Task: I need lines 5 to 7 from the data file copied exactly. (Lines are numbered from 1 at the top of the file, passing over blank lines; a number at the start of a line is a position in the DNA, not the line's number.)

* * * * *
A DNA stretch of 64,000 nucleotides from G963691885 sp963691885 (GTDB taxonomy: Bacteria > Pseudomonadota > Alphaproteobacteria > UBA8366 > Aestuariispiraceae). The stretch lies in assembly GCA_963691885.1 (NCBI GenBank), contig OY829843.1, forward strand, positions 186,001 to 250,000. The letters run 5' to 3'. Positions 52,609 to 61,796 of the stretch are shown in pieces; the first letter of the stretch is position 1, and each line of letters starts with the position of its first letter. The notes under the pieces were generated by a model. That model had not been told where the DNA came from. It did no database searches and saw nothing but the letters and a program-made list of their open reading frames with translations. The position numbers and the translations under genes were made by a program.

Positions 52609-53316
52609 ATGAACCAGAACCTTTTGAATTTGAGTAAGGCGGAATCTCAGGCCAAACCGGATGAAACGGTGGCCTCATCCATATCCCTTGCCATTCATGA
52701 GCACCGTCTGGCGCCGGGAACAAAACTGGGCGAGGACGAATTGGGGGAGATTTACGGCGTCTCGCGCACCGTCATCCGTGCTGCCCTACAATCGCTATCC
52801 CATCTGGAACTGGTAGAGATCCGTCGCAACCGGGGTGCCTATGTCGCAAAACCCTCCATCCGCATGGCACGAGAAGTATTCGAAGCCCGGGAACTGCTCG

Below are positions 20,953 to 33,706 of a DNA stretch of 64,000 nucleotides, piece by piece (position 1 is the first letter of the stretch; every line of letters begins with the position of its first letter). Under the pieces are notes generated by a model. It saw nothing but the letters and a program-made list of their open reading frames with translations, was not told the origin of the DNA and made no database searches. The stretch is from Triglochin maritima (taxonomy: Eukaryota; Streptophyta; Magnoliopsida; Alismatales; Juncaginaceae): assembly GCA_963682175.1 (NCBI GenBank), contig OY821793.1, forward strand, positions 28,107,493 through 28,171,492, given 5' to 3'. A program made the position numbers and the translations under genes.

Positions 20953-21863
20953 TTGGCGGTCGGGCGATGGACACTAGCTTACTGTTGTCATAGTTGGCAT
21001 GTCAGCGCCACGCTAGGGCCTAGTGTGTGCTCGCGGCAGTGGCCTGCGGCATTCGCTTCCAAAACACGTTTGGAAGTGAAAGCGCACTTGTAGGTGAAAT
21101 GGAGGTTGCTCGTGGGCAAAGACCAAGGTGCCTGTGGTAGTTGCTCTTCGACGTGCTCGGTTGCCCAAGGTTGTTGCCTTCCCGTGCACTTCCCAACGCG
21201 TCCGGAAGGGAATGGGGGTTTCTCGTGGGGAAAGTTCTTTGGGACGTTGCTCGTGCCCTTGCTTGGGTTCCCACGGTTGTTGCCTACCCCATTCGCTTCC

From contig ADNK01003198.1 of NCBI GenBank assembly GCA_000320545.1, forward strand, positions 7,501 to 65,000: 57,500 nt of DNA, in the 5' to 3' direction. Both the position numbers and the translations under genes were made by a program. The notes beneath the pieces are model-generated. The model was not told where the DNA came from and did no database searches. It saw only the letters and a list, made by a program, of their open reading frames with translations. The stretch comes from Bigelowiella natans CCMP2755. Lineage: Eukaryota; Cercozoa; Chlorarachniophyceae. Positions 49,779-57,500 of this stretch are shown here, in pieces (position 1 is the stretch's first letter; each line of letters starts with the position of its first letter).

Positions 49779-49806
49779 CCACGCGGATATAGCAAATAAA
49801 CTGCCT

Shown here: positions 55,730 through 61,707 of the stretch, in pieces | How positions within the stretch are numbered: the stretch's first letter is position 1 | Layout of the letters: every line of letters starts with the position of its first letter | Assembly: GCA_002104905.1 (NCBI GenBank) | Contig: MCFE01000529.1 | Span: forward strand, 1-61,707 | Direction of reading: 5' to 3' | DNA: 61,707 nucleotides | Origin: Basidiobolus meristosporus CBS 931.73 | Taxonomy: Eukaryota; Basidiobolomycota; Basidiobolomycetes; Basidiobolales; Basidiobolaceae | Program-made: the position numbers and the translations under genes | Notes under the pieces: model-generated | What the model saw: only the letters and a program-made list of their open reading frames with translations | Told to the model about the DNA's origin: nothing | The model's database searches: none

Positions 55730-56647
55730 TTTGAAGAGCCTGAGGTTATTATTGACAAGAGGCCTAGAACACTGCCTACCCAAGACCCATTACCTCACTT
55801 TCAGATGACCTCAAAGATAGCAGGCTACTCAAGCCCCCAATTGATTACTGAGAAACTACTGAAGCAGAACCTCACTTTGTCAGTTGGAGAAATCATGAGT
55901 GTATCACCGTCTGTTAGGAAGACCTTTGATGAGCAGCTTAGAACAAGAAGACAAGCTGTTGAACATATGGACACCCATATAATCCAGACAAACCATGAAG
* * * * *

52801 CATCTGGAACTGGTAGAGATCCGTCGCAACCGGGGTGCCTATGTCGCAAAACCCTCCATCCGCATGGCACGAGAAGTATTCGAAGCCCGGGAACTGCTCG

Below are positions 20,953 to 33,706 of a DNA stretch of 64,000 nucleotides, piece by piece (position 1 is the first letter of the stretch; every line of letters begins with the position of its first letter). Under the pieces are notes generated by a model. It saw nothing but the letters and a program-made list of their open reading frames with translations, was not told the origin of the DNA and made no database searches. The stretch is from Triglochin maritima (taxonomy: Eukaryota; Streptophyta; Magnoliopsida; Alismatales; Juncaginaceae): assembly GCA_963682175.1 (NCBI GenBank), contig OY821793.1, forward strand, positions 28,107,493 through 28,171,492, given 5' to 3'. A program made the position numbers and the translations under genes.

Positions 20953-21863